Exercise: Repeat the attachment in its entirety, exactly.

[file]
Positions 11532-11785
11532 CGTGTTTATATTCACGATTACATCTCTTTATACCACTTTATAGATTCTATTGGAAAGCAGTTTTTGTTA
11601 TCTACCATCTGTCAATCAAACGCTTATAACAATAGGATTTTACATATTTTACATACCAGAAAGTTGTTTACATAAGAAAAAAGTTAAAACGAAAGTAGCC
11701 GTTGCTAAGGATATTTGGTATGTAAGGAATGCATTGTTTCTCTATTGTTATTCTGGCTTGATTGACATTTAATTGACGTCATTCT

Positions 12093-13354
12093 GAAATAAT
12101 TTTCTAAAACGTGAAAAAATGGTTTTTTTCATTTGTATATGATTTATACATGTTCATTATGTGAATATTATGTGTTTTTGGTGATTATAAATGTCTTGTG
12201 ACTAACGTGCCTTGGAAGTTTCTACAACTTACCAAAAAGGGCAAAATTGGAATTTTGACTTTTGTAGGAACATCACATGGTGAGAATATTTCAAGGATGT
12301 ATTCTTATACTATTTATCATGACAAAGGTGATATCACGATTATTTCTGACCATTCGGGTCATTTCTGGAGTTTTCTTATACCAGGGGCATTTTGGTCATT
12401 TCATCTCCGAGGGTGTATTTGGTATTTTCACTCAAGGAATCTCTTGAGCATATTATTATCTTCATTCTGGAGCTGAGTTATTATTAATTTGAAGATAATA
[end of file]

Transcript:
Positions 11532-11785
11532 CGTGTTTATATTCACGATTACATCTCTTTATACCACTTTATAGATTCTATTGGAAAGCAGTTTTTGTTA
11601 TCTACCATCTGTCAATCAAACGCTTATAACAATAGGATTTTACATATTTTACATACCAGAAAGTTGTTTACATAAGAAAAAAGTTAAAACGAAAGTAGCC
11701 GTTGCTAAGGATATTTGGTATGTAAGGAATGCATTGTTTCTCTATTGTTATTCTGGCTTGATTGACATTTAATTGACGTCATTCT

Positions 12093-13354
12093 GAAATAAT
12101 TTTCTAAAACGTGAAAAAATGGTTTTTTTCATTTGTATATGATTTATACATGTTCATTATGTGAATATTATGTGTTTTTGGTGATTATAAATGTCTTGTG
12201 ACTAACGTGCCTTGGAAGTTTCTACAACTTACCAAAAAGGGCAAAATTGGAATTTTGACTTTTGTAGGAACATCACATGGTGAGAATATTTCAAGGATGT
12301 ATTCTTATACTATTTATCATGACAAAGGTGATATCACGATTATTTCTGACCATTCGGGTCATTTCTGGAGTTTTCTTATACCAGGGGCATTTTGGTCATT
12401 TCATCTCCGAGGGTGTATTTGGTATTTTCACTCAAGGAATCTCTTGAGCATATTATTATCTTCATTCTGGAGCTGAGTTATTATTAATTTGAAGATAATA